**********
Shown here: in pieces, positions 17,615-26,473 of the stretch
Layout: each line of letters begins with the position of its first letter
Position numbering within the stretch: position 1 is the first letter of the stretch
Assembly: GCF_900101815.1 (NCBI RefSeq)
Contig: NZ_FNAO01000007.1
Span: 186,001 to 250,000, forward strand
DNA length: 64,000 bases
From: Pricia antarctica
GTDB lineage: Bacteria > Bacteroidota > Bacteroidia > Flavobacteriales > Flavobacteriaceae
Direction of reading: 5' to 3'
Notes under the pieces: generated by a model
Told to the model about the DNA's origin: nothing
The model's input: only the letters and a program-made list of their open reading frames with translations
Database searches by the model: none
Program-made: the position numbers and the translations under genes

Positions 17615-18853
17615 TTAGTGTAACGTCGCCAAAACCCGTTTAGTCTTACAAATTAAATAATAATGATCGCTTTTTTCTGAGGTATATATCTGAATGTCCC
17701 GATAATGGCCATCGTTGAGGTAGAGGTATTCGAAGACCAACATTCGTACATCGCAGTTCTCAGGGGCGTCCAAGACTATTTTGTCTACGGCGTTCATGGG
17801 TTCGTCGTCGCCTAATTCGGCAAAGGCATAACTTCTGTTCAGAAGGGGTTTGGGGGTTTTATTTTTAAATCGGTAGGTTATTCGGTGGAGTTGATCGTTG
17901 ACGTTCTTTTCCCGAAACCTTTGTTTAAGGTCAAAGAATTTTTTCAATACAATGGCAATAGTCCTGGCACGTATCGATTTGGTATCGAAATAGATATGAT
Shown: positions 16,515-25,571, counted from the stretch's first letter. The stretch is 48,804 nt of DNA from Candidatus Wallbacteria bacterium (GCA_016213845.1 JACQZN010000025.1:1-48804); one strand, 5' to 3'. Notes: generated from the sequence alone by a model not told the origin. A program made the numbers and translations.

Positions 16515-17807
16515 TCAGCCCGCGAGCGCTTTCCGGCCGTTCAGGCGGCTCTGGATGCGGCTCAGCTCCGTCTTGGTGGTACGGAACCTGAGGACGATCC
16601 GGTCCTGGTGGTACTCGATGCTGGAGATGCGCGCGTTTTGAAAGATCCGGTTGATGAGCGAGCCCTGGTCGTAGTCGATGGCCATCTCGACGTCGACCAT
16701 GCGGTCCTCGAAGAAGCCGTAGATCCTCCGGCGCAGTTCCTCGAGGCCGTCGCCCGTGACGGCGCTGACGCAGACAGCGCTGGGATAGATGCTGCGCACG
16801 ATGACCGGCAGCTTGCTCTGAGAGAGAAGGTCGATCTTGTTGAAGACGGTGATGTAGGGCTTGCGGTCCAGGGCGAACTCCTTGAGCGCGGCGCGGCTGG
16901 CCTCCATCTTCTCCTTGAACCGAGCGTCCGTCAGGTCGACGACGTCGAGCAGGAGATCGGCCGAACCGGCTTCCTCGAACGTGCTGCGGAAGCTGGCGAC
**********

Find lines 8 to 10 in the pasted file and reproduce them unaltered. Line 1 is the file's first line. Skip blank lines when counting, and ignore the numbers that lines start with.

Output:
From: Pricia antarctica
GTDB lineage: Bacteria > Bacteroidota > Bacteroidia > Flavobacteriales > Flavobacteriaceae
Direction of reading: 5' to 3'